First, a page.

When tuning a vocal, start by knowing which notes you need tuned, and select those notes in the tuner – from there you can achieve a natural sound, and aggressive sound, or one best suited for BGVs. After you’ve finished tuning, use some subtle reverb and saturation to blend the effect in.
Setting the Right Notes
For this video, we’ll primarily be using Slate Digital’s Metatune plugin to tune our vocals, since it looks like it’ll be a popular plugin for years to come.
When determining which notes to tune, you can select your scale, or you can easily observe the input using the heat-mapping feature of this plugin. Here we can see that the vocal is focusing on C, D#, G#, and A# – meaning we should use these notes for tuning.
We’ll simply select these keys and Metatune will tune the vocal to these notes.
Creating a Natural Sound
If you’re trying to create natural-sounding vocal tuning, use a slower speed of about 20ms, and lower the sustain to make this timing program dependent. You’ll notice that a bar shows how the timing will modulate depending on the incoming signal – conversely, we can increase the sustain for quicker tuning.
If you use a positive sustain, lower the speed a little more to compensate.
Since the amount dial isn’t a wet/dry, but a value of how closely the notes will be tuned to a perfect tuning, we can reduce the value without worrying about tase cancellation. Lower this to about 60 to 70 for a tuned but more believable sound.
Creating an Aggressive Sound
If you want your tuning to be aggressive, do the opposite of what we just covered – that is, set a quick speed, raise the amount to 100, and either don’t worry about the sustain or use a positive value. This plugin can use lookahead to create super-quick tuning.
Set this to -3ms for the most aggressive and robotic sound.
Tuning for BGVs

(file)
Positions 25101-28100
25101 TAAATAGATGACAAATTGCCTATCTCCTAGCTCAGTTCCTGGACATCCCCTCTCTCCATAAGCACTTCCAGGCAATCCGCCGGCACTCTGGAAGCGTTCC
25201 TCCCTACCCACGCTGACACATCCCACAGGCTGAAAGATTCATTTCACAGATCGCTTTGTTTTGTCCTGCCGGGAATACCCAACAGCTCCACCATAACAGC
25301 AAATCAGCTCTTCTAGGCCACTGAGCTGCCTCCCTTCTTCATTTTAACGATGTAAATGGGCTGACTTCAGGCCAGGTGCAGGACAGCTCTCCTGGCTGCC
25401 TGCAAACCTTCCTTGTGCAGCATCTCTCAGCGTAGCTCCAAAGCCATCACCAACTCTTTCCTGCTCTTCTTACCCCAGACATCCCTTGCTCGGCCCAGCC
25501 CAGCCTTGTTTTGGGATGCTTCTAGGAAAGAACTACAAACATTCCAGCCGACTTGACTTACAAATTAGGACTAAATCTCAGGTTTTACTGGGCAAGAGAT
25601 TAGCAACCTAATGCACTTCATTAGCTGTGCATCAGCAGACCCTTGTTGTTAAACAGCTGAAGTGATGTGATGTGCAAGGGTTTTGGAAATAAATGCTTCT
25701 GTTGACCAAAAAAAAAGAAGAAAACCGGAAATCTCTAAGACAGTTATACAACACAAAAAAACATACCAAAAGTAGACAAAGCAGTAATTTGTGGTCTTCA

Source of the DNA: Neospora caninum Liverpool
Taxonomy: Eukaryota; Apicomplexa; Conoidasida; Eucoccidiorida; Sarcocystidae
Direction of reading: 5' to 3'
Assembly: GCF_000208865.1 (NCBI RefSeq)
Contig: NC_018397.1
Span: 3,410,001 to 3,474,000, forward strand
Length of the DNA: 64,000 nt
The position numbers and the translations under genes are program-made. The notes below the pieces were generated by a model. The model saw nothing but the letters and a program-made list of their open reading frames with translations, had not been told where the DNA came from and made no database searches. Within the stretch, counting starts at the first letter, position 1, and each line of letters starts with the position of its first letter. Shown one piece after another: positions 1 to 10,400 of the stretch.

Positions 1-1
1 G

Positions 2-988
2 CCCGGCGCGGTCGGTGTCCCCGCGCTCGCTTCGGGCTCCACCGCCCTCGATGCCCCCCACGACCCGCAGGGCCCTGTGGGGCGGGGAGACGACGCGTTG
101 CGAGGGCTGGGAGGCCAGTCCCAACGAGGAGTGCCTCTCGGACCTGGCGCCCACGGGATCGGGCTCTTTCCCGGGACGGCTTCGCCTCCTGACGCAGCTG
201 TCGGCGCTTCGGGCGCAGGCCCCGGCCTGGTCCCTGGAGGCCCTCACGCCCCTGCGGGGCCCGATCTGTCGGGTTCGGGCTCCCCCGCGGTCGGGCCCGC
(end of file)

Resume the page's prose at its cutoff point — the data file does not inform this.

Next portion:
When tuning BGVs, you can do so more aggressively before it becomes noticeable – perhaps the most convent aspect of using this plugin on multiple BGVs is utilizing the group section. If you have multiple instances of this plugin, if they’re in the same group, the settings will change on each.
Additionally, the vocal doubler option is great for expanding vocals and creating complex stereo imaging.
MetaTune Vs. Autotune
If we listen to MetaTune and compare it to Autotune, we’ll notice similar sounds – that’s because they work more or less the same way. However, the doubler settings, lookahead tuning, and note stabilization which we’ll cover later set this plugin apart from other tuning plugins currently available.
I’m using an Autotune access plugin for this comparison but know that the settings will be similar to what would be accomplished on the full plugin.
Note Stabilization Tricks
Note stabilization is a helpful feature of this plugin since adjusts the tuning based on the length of the note. Short doesn’t tune notes less than 40ms, Mid doesn’t tune notes less than 80ms, and long less than 200ms, which can even be used to change the melody.
These settings work well at reducing note flutter when lots of vibrato is being used. One trick is to isolate different sections of your vocal-based on their length and amount of vibrato, then select different stabilization settings for each.
Subtle Reverb After Tuning
After tuning, if you use subtle reverb with some modulation, you can diffuse your tuned notes and make the sound even more natural. I’ll use the FabFilter Pro R and increase the character dial which alters timing and pitch modulation – but subtly use any chorus or reverb that offers modulation.
This works well when the reverb is isolated to the mids and is set to less than 10%.
Saturation After Tuning
After tuning the vocal, saturation will help to strengthen the notes and perceived pitch by introducing harmonics. These harmonics are inherently tied to the fundamental of the vocal, in turn strengthening the perception of that fundamental, and making the overall note sound more in tune.
Saturation helps notes sound more in tune even without a tuning plugin, but it works even better when a tuner is used first.
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